It only took a generation or two for the first settlers of Polynesia to spread from their original colonisation site in Tonga, a new study has found.The rapid spread could have been driven by resource depletion and sibling rivalry, says archaeologist Professor Marshall Weisler of the University of Queensland.His crew scratched the name of their ship into a tree.A sperm whale rammed and sank the Nantucket whaleship Essex on 20 November 1820 (a report of which inspired Herman Melville to write Moby-Dick), and the crew arrived at Henderson on 20 December in three small whaleboats.The reasons for the group's disappearance remain unknown, but may relate to the similar disappearance of the Polynesians on Pitcairn Island, on whom the Hendersonians would have depended for many of the basics of life, especially stone for making tools.Captain Henderson of the British East India Company ship Hercules re-discovered the island on 17 January 1819 and named it Henderson Island; and on 2 March 1819 Captain Henry King in the Elizabeth landed on the island to find the king's colours already flying.The final chapter for human settlement of the globe began late in the 2nd millennium BC.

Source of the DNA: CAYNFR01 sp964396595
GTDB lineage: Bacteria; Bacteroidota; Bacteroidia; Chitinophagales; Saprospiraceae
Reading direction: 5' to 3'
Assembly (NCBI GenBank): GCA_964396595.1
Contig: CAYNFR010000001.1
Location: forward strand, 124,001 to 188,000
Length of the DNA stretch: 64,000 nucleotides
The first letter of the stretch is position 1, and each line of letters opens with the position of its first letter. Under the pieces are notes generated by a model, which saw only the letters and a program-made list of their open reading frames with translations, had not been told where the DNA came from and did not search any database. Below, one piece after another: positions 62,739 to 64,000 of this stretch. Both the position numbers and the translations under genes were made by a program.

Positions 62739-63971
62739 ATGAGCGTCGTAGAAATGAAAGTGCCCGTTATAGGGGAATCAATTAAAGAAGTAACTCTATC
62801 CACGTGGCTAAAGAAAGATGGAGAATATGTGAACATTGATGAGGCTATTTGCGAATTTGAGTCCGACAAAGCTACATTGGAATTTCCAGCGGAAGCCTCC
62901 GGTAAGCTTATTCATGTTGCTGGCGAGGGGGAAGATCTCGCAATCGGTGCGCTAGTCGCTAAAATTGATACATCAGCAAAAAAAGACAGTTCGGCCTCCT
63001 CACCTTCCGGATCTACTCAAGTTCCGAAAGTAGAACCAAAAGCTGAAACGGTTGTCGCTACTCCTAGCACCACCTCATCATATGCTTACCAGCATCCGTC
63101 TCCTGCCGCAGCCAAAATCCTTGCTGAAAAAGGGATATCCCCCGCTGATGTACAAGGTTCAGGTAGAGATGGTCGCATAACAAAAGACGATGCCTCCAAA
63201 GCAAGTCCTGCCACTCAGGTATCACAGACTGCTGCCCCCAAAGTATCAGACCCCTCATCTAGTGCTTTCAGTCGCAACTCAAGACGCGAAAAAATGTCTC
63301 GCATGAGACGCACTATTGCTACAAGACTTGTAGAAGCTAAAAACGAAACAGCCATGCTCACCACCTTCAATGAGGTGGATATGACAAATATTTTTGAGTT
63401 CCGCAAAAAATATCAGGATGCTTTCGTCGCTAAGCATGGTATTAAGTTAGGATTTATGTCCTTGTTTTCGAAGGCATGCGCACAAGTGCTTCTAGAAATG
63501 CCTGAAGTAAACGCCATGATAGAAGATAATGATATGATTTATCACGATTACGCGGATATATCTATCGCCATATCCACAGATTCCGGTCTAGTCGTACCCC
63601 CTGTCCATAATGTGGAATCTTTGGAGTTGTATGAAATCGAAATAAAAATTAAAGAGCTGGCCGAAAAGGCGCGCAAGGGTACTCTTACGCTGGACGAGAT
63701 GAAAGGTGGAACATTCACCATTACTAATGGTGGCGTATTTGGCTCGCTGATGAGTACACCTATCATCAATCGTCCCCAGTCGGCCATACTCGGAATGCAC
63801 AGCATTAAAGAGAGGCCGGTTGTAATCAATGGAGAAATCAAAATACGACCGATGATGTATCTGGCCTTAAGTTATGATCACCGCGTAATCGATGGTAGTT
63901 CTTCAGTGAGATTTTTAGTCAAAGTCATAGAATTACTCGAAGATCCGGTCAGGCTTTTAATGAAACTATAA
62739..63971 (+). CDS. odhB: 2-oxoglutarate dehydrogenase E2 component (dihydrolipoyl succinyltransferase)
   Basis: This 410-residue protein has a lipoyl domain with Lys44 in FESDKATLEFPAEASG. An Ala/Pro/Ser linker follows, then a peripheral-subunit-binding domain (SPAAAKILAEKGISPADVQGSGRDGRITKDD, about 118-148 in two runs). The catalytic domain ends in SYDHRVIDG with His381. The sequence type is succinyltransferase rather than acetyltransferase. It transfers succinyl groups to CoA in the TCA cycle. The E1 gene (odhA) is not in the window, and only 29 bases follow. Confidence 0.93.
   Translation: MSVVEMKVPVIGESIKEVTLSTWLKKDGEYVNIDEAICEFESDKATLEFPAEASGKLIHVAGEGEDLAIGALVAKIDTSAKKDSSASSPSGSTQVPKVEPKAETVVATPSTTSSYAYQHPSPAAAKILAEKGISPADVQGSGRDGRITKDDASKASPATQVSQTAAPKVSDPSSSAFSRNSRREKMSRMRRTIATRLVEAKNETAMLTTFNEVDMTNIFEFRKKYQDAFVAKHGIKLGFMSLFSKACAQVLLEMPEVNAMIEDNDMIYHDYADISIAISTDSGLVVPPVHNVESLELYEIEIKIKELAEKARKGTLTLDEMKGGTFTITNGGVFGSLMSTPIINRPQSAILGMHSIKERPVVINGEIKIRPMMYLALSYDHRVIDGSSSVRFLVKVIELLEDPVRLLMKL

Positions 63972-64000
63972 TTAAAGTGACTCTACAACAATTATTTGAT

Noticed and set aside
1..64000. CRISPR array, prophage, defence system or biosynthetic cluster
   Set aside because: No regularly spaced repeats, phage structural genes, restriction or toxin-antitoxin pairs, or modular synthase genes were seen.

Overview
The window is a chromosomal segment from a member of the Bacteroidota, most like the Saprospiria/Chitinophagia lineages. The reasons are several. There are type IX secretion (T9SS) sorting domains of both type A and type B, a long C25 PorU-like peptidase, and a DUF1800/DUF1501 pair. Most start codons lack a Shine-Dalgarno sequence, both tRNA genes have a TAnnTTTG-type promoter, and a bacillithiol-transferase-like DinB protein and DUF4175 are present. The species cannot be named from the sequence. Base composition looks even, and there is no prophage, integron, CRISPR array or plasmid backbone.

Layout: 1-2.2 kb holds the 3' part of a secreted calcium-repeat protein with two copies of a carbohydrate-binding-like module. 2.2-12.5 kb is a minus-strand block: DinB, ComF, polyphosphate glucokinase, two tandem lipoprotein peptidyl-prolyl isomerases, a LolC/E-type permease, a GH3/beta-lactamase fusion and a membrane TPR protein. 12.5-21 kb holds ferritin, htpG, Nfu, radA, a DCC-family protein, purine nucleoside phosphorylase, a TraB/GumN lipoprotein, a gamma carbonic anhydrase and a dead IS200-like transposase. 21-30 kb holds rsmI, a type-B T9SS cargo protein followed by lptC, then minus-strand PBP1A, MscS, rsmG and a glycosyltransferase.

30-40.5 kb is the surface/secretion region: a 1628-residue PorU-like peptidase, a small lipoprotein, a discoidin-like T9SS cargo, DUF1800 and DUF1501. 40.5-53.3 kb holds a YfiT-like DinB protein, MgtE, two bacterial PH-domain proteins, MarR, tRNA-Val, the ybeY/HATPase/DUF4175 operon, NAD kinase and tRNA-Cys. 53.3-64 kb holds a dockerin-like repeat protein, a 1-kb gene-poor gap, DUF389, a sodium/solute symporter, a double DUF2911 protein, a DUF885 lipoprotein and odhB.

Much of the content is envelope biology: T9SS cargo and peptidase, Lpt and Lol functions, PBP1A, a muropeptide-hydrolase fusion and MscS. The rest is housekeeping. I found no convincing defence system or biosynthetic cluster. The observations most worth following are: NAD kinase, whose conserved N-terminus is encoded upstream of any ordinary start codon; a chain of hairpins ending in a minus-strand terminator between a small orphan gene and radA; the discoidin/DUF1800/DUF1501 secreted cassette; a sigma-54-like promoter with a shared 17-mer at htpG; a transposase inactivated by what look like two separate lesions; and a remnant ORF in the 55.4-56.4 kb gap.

By testing pieces of coral also found there, Weisler used radiocarbon dating to determine that this shrine was used in the 1620s — and most of the sites in this area can be dated between 15 A. All living things are made of carbon, and the process of radiocarbon dating looks at ratios of carbon isotopes, which change over time, said Weisler.
Over the past half century, a substantial volume of archaeological research has been dedicated to the Lapita migration and its implications .
One of the most fundamental concerns - a secure and precise chronology for the Lapita advance and its settlement history - has been a difficult task, given the need to find the earliest archaeological sites in different regions, and to acquire clearly associated and appropriate samples for radiocarbon dating.
The Nukuleka locale is strategically positioned for access to open ocean as well as for inner reef fishing and marine foraging.
This village has been occupied continuously since the initial Lapita settlement phase.